New house premiums, market conditions, and the decision to purchase a new versus existing house
© 2019, American Real Estate Society. All rights reserved. In this paper, we examine how the new house premium has changed over time. We propose that the new home premium can largely be attributed to the ‘‘lemons problem’’ from Akerlof (1970). Recent research suggests that the growth of the Internet has significantly reduced the lemons problem for many products. Our results suggest that the new house premium is about 5.6% without considering time-on-the-market (TOM) and has been declining. This premium ranges from 14.6% (1998) to +2.8% (2010). The average new house premium is 13.3% considering TOM, and ranges from 22.5% (1998) to 5.0% (2010). A trend analysis reveals that new house premiums have fallen 0.8%– 0.9% annually, consistent with the Internet, information sharing, and reputation feedback mechanisms reducing the lemons problem associated with asymmetric information.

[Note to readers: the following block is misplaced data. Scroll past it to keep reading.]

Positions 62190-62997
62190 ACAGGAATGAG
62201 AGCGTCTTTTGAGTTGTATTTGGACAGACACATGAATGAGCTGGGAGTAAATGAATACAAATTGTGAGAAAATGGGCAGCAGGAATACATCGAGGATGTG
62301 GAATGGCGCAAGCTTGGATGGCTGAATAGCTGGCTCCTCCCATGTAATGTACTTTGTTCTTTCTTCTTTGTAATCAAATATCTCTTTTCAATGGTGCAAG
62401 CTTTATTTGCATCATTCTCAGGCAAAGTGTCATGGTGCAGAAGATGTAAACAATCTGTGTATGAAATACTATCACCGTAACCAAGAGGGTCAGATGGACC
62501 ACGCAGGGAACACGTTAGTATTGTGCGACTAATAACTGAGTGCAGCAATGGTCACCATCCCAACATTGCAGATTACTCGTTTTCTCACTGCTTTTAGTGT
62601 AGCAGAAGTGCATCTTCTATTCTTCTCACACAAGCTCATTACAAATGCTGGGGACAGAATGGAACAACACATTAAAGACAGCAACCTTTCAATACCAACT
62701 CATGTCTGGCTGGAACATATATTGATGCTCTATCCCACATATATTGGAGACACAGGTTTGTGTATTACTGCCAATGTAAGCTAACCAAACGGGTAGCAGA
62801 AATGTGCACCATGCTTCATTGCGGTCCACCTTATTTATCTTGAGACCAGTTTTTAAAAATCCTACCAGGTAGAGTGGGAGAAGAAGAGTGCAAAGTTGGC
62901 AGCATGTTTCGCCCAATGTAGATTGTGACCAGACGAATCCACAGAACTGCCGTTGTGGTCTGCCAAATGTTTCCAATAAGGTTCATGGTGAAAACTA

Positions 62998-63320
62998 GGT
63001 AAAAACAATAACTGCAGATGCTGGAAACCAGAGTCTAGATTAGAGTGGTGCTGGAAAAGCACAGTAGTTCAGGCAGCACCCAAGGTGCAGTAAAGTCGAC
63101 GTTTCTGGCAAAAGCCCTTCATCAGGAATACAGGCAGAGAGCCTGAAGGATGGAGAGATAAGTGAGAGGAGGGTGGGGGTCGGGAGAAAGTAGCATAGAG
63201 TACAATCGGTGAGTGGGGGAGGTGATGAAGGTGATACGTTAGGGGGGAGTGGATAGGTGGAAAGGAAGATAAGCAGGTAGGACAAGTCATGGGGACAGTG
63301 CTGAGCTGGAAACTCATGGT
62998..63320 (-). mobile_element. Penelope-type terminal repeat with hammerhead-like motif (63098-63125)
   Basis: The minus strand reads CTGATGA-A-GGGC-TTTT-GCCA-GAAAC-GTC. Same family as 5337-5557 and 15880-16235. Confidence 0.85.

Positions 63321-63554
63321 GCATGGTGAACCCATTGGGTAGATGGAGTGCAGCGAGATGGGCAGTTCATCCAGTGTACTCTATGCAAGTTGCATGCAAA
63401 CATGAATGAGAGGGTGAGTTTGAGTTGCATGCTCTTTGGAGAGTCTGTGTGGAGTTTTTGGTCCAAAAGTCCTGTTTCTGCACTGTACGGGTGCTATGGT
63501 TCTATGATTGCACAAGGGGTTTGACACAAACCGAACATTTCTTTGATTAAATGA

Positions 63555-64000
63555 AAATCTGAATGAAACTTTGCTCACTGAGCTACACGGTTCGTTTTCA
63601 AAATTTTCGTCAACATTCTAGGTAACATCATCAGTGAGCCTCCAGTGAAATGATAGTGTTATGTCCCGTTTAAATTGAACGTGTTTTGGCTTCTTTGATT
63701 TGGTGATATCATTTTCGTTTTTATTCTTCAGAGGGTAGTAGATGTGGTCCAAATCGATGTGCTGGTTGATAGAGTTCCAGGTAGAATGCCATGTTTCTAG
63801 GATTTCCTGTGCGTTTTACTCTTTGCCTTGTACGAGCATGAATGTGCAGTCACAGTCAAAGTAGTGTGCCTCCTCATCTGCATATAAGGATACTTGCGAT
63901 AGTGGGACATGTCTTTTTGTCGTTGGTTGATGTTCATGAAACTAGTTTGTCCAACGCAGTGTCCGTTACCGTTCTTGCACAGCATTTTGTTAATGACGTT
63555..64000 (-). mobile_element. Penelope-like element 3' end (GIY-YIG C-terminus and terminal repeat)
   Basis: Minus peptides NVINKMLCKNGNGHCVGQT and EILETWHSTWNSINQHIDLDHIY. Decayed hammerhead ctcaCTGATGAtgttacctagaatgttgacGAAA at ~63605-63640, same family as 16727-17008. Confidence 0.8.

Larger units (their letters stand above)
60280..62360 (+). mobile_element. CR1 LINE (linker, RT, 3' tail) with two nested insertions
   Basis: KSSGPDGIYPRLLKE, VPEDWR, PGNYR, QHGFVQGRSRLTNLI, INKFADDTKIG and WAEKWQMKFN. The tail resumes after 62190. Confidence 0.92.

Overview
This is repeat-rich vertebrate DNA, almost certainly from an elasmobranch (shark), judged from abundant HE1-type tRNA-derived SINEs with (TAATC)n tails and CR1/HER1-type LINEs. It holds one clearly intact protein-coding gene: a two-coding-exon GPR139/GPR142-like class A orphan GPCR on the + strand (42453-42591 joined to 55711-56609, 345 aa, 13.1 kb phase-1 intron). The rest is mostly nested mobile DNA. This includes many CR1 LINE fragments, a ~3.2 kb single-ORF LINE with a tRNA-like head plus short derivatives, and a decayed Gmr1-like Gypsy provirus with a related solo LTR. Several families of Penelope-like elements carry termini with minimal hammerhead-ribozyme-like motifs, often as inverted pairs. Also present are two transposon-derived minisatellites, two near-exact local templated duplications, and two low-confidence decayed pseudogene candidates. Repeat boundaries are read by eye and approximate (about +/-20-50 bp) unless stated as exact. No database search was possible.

Journal of Real Estate Research
Gordon, B., & Winkler, D. (2019). New house premiums, market conditions, and the decision to purchase a new versus existing house. Journal of Real Estate Research. Retrieved from https://ir.una.edu/feda_facpub/7